A sort they call “Despair” —
There’s Banishment from native Eyes —
In sight of Native Air —
And though I may not guess the kind —
Correctly — yet to me
A piercing Comfort it affords
In passing Calvary —
To note the fashions — of the Cross —
And how they’re mostly worn —
Still fascinated to presume
That Some — are like My Own —
Isaiah 53: 2-5
For he grew up before him like a young plant, and like a root out of dry ground; he had no form or majesty that we should look at him, and no beauty that we should desire him.
He was despised and rejected by men, a man of sorrows and acquainted with grief; and as one from whom men hide their faces he was despised, and we esteemed him not.
Surely he has borne our griefs and carried our sorrows; yet we esteemed him stricken, smitten by God, and afflicted.
But he was pierced for our transgressions; he was crushed for our iniquities; upon him was the chastisement that brought us peace, and with his wounds we are healed.
1 Thessalonians 3:12-13 (NIV)
May the Lord make your love increase and overflow for each other and for everyone else, just as ours does for you. May he strengthen your hearts so that you will be blameless and holy in the presence of our God and Father when our Lord Jesus comes with all his holy ones.
This ground underfoot, this riddling ground
Would you say you know it down to Adam and Eve,
Where lie its precipices, its canyons,
Where breathe the dragons that prey
On travelers at dusk and lost children?
I have walked on it with trepidation,
Fainting not, East of Eden, west of the moon,
Where the dead among the living
Like infernal winds sweep over the earth
Furies spitting on the destinies of men.
All around the wasteland where visions die
Banshees howl and half-formed men bay
Around fires of Cain’s wandering offspring.
Nevertheless, the eternal revelation, tri-folded,
Goes forth to the hungry and the poor in spirit.
The riddled ground beneath our feet,
Treacherous though it be, is as the dust of history
And we quickened ones like lilies of the field,
Dandelions harboring the unsearchable riches of Christ
To show forth the unassailable purpose of God.
Dumb to the world’s riddles, trusting, we carry on,
Until spinning out of bereft arms into shrouds
Or across canyons of a diseased mind
We lose each other to time’s grasp, till time stops,
And we, with joy unspeakable, everlasting, walk on new ground.
Ephesians 3: 8-12, Tyndale Bible (1522)
Vnto me the lest of all sayntes is this grace geven that I shuld preache amonge the gentyls the unsearchable ryches of Christ and to make all men se what the felyshippe of the mistery is which from the begynnynge of the worlde hath bene hid in God which made all thynges thorow Iesus Christ to the intent that now vnto the rulars and powers in heven myght be knowe by the congregacion the many folde wisdome of god accordinge to the eternall purpose which he purposed in Christ Iesu oure lorde by whom we are bolde to drawe nye in ye trust which we have by faith on him.
Isaiah 46:8-10 NASB
“Remember the former things long past,
For I am God, and there is no other;
[I am] God, and there is no one like Me,
Declaring the end from the beginning,
And from ancient times things which have not been done,
Saying, ‘My purpose will be established,
And I will accomplish all My good pleasure'”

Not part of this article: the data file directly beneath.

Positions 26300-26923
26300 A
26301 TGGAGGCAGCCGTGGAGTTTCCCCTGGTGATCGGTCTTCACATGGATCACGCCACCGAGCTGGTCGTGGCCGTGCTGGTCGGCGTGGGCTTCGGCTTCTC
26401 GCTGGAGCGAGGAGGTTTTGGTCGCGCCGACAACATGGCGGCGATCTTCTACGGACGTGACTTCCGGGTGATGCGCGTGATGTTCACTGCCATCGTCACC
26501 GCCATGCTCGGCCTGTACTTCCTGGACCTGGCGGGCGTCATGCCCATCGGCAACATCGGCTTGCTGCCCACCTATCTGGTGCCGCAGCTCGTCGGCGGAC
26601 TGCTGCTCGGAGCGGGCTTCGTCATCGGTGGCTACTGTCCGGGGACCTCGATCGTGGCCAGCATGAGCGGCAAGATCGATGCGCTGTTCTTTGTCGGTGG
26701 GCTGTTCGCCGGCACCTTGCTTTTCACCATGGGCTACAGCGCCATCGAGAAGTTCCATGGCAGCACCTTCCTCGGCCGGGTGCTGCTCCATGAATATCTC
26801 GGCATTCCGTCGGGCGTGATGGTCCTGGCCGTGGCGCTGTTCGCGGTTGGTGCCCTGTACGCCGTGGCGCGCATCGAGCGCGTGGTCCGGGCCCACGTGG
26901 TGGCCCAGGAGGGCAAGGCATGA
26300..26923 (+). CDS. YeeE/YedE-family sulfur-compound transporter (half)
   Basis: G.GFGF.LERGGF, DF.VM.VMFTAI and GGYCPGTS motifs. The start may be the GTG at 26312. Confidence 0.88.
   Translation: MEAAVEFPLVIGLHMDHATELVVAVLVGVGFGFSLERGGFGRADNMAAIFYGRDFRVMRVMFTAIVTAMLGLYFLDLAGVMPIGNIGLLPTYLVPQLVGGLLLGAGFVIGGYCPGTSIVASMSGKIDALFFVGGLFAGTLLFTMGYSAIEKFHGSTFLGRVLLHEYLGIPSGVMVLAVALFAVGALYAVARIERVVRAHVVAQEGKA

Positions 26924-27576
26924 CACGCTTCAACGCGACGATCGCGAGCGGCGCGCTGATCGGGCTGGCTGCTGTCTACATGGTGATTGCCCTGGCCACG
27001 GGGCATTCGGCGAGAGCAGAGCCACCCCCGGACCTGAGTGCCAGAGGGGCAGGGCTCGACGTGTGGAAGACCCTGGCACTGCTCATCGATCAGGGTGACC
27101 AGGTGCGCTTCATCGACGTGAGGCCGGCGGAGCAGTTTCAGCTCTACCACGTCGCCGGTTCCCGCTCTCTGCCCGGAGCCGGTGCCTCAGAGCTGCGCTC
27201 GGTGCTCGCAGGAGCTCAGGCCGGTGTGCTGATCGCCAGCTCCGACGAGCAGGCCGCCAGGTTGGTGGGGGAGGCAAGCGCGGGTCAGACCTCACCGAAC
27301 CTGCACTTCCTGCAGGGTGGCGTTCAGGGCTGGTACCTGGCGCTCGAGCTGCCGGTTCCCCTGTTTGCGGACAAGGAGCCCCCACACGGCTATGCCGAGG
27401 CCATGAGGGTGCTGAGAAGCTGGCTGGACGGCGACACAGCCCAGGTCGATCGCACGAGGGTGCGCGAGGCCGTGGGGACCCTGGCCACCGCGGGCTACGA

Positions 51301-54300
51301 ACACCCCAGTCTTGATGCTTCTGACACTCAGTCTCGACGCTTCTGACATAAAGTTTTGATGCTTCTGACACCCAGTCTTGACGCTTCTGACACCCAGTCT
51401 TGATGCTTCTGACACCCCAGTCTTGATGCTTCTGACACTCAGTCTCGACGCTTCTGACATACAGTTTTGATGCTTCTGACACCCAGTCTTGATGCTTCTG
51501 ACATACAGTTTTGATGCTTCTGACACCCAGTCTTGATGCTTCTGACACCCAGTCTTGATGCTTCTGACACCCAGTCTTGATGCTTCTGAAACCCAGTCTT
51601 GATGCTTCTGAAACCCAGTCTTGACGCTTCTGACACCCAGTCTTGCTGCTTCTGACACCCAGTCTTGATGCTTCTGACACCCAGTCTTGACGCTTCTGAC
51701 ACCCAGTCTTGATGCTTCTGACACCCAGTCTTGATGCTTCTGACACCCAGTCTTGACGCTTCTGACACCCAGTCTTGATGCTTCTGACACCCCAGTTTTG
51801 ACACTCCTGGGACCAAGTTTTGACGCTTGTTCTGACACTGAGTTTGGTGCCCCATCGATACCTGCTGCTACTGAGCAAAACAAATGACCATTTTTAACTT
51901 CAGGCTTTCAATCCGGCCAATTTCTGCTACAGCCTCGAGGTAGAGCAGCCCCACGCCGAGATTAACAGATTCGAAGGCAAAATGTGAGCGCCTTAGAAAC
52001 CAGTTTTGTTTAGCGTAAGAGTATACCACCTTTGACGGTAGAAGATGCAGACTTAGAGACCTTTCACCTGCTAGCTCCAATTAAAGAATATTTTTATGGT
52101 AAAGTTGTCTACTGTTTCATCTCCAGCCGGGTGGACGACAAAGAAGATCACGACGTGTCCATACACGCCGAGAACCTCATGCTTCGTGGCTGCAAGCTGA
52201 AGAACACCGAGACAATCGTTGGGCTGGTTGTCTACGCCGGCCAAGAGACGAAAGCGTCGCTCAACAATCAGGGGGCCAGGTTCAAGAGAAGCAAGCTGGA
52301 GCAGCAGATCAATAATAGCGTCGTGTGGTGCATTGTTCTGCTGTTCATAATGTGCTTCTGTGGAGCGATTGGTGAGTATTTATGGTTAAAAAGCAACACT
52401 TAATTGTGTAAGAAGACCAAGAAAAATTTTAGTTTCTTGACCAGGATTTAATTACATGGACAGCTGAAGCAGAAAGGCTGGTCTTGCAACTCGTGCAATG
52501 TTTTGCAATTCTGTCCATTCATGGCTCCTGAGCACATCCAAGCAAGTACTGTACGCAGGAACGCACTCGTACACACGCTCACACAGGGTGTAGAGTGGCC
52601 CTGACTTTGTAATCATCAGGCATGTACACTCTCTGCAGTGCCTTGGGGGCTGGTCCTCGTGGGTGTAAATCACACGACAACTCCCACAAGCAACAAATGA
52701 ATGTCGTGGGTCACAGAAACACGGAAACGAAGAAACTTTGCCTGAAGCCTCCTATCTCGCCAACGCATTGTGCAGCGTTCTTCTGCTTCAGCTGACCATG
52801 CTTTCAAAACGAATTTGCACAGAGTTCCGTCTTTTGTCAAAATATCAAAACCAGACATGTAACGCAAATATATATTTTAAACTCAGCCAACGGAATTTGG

**Featured Image: “Moody Skies” (Lizzie Crawford, 2020)
Looking for something good to read by your fellow Christian novelists this summer?
Check out the following in science fiction, romance, and mystery.
So what happens when humanity has to be re-booted by AI’s? Updated and now in a paperback edition from my favorite science fiction and fantasy author, here’s a wonderful offering wherein you’ll find elements of faith, knowledge, and redemption intertwined with an exciting plot that will keep you engrossed to the very last page.
Also, an audio and print version of the short story on which the novel is based is available free on the author’s website. “The Understudy” is read by the author and is about 17 minutes long.
I’ve been reading David R. Helm’s Commentary¹ on Jude while finishing up Hilary Mantel’s Wolf Hall Trilogy. She’s a gifted writer is Mantel. Her incisive yet poetic imagination will send chills up your spine. And Helm unfolds his commentary with a literary feel that many theologians sadly lack.
Everyone knows that both Dante and Petrarch were haunted by their visions of ideal love, Dante had his Beatrice, and Petrarch his Laura. And as political exiles, each poet knew the terror of death. Writing was a way of easing the pain of both.
But did you know that these two titans of the Renaissance might have met in a quirk of circumstance?
I lift up my eyes
one day’s dawn closer
Love’s banners streaming
nail-scarred grace unrelenting
boundless praise flowing
a radiant crescendo
jeweled vision before me —
Psalm 84: 5-7 NIV
Blessed are those whose strength is in you, whose hearts are set on pilgrimage. As they pass through the valley of Baka, they make it a place of springs; the autumn rains also cover it with pools. They go from strength to strength, till each appears before God in Zion.
“He has made everything beautiful in its time. Also, he has put eternity into man’s heart, yet so that he cannot find out what God has done from the beginning to the end.” (Ecclesiastes 3:11)
It’s not time that drips so slow
through the coffee grinds of the past
that percolates in the heat of memory
now distilling the sweet and bitter
into a narcotic pool of the half-remembered.
It’s not space that encroaches
into visions that come in the night
to shake the weary from slumber
and snap the mind to stark awakening
in the light of the inexorable coming.
It’s eternity placed in the center of being
robbing the world of its threatening specters
carcasses of vanity parading through cheap confetti
chained to open graves of corruption and pride
rotting corpses in that day’s foretold light.
Oh You who call me from realms free of time
where space recedes to glorious expanse of a new dawn
who cautions me in apostolic prophecy,
who stations in my heart the outpost of your dominion,
Oh, now greet me, now descend anew with thy holy kiss!
There’s no news but breeds new fears
In the flickering light as dusk falls
In the last cry of a distant bird
In the misshapen shadows of the unseen
Within cloistered walls.
Bated breath and heaving sighs
The chill alarm of a sickness bred
In a distant lab, a plague let loose
Not of locusts or frogs but airborne
Contagion, the ghost of times gone.
In the night an insistent distress
A job lost, and mouths to feed,
A waiting game for a government check
One nightmare subsides only to waken
Another in the fell dark.
A manic wind pulls the screen door free
What have we let in, what have we to do;
Across the street, above the lampposts
A twinkling starry host and the watchful moon
Shine their peace.